Are you wanting to change the terms of an order? Do you believe child support should be increased or decreased? Do you want to modify conservatorship or the visitation schedule in place for your child? You can trust The Báez Law Firm to provide you with the best legal representation possible. We have the experience, legal skill and expertise to help you fight for what you need.
What is a modification?
If you would like to change the terms of an order, that order must be modified by a court.
What can be modified?
A person may seek to modify child support, conservatorship, possession and access to your child (visitation).
What must you show to modify an order?
In order to modify an order entered by the court, the person seeking the modification must meet certain “grounds” or requirements.
Modifying child support:
A person may seek an increase or decrease in child support. A child support order may be modified if it has been three years since the order was originally rendered or modified by the court and the increase or decrease in child support would differ by 20% or $100 from the current awarded amount. Child support may also be modified if there has been a material and substantial change of circumstances of the child or the obligor (the person ordered to pay child support). There can be a number of ways a material and substantial change has occurred. This can include:
- A parent being released from incarceration
- Incarceration of a parent
- Change in conservatorship
- Change in paternity
- Change in the child’s needs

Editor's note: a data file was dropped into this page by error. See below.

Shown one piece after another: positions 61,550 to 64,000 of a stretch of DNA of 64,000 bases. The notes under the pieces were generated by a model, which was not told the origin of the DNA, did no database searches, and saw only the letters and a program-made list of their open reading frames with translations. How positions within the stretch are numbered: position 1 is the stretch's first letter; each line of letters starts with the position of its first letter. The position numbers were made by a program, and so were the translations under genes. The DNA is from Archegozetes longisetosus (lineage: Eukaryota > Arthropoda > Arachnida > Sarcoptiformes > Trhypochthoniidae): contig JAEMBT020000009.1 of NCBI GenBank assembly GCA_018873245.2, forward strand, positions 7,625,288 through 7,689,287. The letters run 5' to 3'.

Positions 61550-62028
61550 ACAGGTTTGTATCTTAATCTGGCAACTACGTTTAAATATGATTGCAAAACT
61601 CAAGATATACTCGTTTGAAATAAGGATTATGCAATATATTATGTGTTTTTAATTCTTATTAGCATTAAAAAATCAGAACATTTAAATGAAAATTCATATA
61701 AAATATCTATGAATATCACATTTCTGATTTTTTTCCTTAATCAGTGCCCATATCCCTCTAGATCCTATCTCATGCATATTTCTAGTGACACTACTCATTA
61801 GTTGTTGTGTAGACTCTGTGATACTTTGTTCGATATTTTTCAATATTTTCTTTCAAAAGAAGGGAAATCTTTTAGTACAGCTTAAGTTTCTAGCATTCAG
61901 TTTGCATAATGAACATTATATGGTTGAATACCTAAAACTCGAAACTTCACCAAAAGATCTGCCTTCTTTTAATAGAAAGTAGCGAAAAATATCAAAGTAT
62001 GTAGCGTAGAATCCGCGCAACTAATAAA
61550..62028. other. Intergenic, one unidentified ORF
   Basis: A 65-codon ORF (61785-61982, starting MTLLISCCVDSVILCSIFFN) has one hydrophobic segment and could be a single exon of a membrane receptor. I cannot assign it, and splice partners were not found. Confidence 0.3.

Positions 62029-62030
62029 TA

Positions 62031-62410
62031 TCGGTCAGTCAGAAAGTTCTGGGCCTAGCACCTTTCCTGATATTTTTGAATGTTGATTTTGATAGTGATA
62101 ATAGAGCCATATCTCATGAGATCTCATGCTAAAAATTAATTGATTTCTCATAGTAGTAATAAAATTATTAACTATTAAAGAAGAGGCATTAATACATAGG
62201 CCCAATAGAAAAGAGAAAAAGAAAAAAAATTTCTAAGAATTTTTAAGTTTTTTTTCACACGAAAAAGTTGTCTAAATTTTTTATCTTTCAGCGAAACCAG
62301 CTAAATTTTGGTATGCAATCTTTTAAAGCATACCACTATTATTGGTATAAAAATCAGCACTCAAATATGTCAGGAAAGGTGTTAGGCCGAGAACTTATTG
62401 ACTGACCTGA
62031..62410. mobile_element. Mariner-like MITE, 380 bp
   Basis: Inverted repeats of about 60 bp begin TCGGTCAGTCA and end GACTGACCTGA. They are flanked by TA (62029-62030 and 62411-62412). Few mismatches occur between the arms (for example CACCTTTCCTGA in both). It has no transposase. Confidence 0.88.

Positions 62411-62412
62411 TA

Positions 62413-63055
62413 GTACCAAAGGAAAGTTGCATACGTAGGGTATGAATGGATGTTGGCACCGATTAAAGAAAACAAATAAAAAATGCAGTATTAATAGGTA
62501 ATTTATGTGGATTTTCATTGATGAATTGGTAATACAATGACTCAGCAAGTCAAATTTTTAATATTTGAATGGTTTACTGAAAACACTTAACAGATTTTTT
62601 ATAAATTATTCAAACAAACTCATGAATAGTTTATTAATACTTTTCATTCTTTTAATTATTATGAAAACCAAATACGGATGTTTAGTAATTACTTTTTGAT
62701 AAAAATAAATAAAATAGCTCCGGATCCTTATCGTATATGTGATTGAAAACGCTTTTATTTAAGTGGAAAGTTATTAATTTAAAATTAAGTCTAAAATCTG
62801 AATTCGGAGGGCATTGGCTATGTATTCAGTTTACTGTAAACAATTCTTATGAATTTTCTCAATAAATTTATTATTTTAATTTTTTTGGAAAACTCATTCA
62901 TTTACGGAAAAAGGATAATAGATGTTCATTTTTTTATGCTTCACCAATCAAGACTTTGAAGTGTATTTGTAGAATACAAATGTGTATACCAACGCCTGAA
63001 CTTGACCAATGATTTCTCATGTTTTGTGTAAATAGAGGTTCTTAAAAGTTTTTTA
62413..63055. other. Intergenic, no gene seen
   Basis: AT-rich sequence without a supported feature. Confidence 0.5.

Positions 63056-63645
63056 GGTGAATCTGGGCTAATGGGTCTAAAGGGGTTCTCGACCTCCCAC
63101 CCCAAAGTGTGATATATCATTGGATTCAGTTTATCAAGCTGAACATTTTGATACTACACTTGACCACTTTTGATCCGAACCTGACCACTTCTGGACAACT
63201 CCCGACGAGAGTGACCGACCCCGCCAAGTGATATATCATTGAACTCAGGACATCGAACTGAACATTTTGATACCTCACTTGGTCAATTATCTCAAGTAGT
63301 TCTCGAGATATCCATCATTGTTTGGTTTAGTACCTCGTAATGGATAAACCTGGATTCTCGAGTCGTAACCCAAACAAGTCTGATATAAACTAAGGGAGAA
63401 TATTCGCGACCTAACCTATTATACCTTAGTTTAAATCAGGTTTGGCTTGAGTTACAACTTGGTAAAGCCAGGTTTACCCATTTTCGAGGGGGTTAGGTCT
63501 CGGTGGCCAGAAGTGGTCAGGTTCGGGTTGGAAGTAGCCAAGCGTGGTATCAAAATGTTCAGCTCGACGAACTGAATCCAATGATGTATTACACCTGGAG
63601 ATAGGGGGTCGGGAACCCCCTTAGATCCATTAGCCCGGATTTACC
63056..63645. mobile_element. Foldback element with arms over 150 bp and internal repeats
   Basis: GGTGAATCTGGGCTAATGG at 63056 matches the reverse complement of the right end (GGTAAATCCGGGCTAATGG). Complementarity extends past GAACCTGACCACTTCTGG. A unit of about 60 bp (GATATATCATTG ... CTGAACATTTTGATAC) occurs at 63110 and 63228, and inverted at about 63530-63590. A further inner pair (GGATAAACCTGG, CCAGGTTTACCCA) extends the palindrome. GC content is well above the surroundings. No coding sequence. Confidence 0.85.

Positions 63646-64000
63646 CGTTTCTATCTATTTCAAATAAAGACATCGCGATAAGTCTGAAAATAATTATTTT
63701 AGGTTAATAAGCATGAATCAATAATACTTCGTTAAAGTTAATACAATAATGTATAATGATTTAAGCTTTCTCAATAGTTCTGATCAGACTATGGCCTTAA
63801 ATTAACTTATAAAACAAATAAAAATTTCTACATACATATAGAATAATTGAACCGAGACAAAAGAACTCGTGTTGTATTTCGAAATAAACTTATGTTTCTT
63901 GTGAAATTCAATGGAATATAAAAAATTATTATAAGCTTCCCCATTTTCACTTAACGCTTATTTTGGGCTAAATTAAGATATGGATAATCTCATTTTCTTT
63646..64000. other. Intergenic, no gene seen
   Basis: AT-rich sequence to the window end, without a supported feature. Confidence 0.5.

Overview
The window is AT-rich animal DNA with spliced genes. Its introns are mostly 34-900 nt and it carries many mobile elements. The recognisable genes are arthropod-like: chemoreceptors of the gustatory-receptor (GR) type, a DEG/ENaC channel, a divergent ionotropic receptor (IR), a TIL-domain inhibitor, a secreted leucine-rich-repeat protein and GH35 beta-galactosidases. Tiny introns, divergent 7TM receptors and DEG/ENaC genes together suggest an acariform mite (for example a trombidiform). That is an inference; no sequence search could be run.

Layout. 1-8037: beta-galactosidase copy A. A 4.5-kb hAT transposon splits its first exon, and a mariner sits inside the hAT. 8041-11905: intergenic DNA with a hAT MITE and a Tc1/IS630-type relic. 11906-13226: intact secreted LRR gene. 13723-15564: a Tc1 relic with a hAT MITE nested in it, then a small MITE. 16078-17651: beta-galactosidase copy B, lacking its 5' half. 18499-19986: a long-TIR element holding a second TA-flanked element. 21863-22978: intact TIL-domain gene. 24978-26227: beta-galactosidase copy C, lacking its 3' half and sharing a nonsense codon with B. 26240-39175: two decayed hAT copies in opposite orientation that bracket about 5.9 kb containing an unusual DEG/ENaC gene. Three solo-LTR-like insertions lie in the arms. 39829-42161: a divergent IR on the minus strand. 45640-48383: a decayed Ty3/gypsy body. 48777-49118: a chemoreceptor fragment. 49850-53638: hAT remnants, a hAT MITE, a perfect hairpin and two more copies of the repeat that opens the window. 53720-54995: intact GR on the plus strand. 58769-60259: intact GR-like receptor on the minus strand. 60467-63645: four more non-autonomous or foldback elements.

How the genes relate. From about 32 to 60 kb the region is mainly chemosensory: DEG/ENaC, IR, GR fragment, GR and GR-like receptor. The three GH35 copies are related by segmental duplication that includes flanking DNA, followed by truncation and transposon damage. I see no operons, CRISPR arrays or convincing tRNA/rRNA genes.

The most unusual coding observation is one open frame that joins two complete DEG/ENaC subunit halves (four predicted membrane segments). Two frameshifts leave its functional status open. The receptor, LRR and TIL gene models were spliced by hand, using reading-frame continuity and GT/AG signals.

- Change in financial situation
- Change of employment
Modifying conservatorship, possession and access to your child:
Generally conservatorship, possession and access to your child may be modified if:
- The parents are in agreement of the modification and it is in the best interest of the child
- The child prefers to live with the other parent, the child is at least 12 years old and the modification is in the best interest of the child
- The parent establishing the primary residency of the child has voluntarily relinquished their rights for at least six months and the modification is in the best interest of the child
- There has been a material or substantial change in circumstances of the child, the parent establishing the primary residency of the child, or another party affected by the order and the modification is in the best interest of the child.
A material and substantial change in circumstances can include:
- Change in the child’s age and needs
- Incarceration of a parent
- Relocation of a conservator
- Preference of the child to live with the other parent
- Abuse or neglect of a child
There are special provisions in the Texas Family Law Code for grandparents and siblings who wish to modify the conservatorship and possession and access to a child.
If you have any questions regarding filing a modification suit, call the attorneys at The Báez Law Firm. We can help you make the right decisions for you and your family. Contact our law firm today for more information! 210-979-9777